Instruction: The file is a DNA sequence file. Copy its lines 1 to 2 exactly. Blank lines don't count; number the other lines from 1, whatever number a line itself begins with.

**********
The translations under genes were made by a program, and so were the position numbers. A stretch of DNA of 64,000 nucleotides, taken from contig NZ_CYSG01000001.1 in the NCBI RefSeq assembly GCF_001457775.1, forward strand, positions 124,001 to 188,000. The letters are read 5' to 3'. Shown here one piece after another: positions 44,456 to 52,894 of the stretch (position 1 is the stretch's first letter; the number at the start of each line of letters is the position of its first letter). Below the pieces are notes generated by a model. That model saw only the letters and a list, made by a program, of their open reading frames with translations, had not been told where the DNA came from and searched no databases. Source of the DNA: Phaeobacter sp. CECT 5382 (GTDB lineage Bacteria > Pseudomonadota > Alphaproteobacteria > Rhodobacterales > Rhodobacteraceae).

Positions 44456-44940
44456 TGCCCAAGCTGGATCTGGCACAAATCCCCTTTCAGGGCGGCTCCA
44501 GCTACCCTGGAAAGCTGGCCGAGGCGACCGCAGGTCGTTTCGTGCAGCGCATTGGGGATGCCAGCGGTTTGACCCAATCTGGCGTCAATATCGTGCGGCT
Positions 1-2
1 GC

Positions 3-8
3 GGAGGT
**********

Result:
The translations under genes were made by a program, and so were the position numbers. A stretch of DNA of 64,000 nucleotides, taken from contig NZ_CYSG01000001.1 in the NCBI RefSeq assembly GCF_001457775.1, forward strand, positions 124,001 to 188,000. The letters are read 5' to 3'. Shown here one piece after another: positions 44,456 to 52,894 of the stretch (position 1 is the stretch's first letter; the number at the start of each line of letters is the position of its first letter). Below the pieces are notes generated by a model. That model saw only the letters and a list, made by a program, of their open reading frames with translations, had not been told where the DNA came from and searched no databases. Source of the DNA: Phaeobacter sp. CECT 5382 (GTDB lineage Bacteria > Pseudomonadota > Alphaproteobacteria > Rhodobacterales > Rhodobacteraceae).

Positions 44456-44940